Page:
Geek Games

I started playing Dungeons & Dragons in the 1980s, right at the height of its popularity. There was a D&D club at my high school. We used to play on Mondays, after classes, in one of the science labs. I was 15. I developed a crush on the DM (that’s Dungeon Master, for the uninitiated – the person who runs the game), who was a classmate of mine. Sadly, beyond the fact that we played D&D together every week, he barely knew I existed, and my affection was entirely unrequited.

I first met my husband 22 years ago, also through playing D&D. He, too, was my DM. Clearly I have a thing for DMs. I think it’s all about the power. The DM has god-like power, controlling the game and having final say over what happens to the characters. If you’re staring down a dragon and you fail all your saving throws, the DM has control over whether your character lives or dies.

We still play D&D, and my husband is still the DM. About once a month, generally on a Sunday afternoon, our dining room table becomes the games station, covered in coffee-stained character sheets, dice, lead figures, pencils, and snacks. Don’t forget the snacks. They are a vital part of table top role playing. The unhealthier, the better.

I have noticed that the vast majority of table top role players are my generation – those of us who grew up in the 70s and 80s when D&D was all the rage. The generations that have come after are more interested in the online role playing games than those that require dice, pencils and calculators. There’s also a trend amongst 13-year-boys nowadays for Warhammer, which seems to have come out of D&D, but is more about building an army big and powerful enough to smash your opponents, and less about strategy.

D&D Game In Progress

D&D is more than just combat. It’s also about strategy, decision making and role playing. And the role playing is a big part of its appeal. When you play a D&D character, you can become someone you’re not. It’s all about escapism. My current D&D character is a kick-ass warrior woman. She has incredible strength, she wears plate mail, specialises in the quarter staff and is a one-woman killing machine. She wades through the beasties smashing them to a pulp whilst barely breaking a sweat. The down side is, she really isn’t very bright. So when the group is discussing strategy, I sometimes have to remember to keep quiet. Sara might have this idea, but Hylla probably wouldn’t. Therefore I should stay in character and not vocalise it.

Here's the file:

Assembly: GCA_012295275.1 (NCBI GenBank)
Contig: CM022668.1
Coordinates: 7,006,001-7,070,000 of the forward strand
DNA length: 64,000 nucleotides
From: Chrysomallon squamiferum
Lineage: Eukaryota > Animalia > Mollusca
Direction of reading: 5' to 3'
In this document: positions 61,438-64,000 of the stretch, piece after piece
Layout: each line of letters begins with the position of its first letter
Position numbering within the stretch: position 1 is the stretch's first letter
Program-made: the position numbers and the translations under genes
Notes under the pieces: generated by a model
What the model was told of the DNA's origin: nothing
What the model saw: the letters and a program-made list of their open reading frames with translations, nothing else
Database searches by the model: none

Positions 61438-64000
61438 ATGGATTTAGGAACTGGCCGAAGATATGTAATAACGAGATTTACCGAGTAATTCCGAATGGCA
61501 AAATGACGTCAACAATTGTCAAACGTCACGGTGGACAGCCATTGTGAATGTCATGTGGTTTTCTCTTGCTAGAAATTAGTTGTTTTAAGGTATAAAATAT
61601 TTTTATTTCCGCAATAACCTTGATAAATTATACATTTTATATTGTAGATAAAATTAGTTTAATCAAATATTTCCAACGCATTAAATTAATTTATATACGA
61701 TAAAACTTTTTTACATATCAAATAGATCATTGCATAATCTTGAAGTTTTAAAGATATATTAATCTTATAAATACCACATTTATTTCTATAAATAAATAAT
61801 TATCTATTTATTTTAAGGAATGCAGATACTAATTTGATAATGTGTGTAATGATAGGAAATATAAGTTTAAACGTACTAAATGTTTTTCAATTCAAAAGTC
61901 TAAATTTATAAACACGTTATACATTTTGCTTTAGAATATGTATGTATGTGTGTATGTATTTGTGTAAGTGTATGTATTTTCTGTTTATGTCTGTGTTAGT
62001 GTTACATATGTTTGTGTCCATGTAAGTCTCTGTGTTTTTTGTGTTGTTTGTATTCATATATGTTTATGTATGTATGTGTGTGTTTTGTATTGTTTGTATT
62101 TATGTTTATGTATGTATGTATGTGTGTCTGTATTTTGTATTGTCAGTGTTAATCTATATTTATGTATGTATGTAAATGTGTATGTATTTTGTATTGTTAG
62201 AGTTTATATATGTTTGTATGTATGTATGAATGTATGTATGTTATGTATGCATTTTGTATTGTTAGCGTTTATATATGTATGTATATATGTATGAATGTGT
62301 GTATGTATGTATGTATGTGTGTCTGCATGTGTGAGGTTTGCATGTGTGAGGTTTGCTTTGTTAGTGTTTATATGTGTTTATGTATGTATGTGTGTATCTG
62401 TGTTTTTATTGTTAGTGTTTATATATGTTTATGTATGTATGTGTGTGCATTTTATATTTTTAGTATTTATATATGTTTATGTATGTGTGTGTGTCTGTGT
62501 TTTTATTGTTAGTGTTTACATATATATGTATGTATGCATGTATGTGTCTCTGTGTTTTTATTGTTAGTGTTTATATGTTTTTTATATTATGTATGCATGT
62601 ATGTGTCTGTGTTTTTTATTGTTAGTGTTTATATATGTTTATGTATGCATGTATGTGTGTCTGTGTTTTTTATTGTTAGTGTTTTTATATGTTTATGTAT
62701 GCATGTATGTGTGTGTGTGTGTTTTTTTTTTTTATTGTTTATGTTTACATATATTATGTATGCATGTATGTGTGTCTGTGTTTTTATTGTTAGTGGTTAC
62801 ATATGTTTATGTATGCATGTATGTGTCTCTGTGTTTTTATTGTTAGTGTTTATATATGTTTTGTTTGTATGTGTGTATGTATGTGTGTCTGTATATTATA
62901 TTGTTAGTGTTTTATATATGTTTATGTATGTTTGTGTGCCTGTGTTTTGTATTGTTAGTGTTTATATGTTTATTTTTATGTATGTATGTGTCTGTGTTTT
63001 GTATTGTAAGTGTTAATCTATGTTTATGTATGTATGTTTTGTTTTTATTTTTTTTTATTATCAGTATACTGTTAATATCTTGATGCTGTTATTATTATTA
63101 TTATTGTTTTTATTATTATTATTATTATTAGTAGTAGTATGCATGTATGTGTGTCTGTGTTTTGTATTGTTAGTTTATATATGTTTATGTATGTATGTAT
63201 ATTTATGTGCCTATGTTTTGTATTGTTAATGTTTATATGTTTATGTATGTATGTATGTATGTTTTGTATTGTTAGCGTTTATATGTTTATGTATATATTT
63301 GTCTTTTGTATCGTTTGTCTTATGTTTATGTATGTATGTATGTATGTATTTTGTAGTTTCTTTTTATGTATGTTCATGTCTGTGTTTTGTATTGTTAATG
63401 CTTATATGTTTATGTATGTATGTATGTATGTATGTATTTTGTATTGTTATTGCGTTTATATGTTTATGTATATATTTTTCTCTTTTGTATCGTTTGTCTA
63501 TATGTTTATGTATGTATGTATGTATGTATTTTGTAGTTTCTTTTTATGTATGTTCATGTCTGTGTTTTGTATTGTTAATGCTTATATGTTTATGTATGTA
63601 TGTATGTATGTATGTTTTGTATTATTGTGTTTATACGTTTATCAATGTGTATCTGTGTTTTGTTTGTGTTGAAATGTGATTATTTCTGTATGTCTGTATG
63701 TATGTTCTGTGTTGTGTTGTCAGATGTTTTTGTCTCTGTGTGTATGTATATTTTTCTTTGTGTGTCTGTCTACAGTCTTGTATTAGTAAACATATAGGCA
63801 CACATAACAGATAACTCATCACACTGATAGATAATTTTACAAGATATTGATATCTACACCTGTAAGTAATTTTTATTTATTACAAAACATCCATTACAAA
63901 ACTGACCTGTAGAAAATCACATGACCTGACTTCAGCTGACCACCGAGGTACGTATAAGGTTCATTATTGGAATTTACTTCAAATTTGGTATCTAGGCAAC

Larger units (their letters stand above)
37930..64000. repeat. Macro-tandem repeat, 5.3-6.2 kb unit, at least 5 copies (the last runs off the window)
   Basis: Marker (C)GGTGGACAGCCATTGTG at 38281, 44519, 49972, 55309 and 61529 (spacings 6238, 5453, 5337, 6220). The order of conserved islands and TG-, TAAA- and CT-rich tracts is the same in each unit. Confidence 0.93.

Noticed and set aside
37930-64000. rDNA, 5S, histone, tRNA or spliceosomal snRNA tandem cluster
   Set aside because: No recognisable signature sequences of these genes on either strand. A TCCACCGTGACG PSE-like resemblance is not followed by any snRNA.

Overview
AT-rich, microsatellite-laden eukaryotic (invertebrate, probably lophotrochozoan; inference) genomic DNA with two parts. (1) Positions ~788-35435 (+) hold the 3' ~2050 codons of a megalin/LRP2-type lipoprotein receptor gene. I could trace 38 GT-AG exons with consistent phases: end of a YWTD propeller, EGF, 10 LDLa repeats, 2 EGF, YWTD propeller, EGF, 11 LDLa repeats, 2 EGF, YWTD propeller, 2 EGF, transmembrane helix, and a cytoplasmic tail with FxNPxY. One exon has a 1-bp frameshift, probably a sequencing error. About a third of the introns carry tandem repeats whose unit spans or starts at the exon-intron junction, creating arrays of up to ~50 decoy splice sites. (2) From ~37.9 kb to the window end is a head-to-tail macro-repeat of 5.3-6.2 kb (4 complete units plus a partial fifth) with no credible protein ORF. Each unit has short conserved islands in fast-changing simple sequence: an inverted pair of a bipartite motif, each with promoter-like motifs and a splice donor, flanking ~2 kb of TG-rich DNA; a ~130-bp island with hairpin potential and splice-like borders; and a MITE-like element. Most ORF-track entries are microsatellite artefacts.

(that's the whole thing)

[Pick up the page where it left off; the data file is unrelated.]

Playing a character that’s so far removed from me, though, is rather fun. And orc-bashing is a great stress reliever – almost as good as zombie slaying.

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3 comments so far

  1. ralfast on

    And by the looks of your character sheet I would hazard to guess its either 1st or 2nd Edition? 😉

  2. sayssara on

    We’rea actually playing version 3. Character sheet’s probably from the 2nd edition though!

    • ralfast on

      Gotta say that it is my least favorite version only because of the bloat that set in, specially in 3.5. But I heard good things about Pathfinder. Reminds me of this advert in Dragon magazine for a games store in London that became sort of legendary in my gaming circle since we don’t have that kind of thing in Puerto Rico (comic book stores, yes, with some games, but not a true gaming store). Alas, I doubt I will ever see it. 😦


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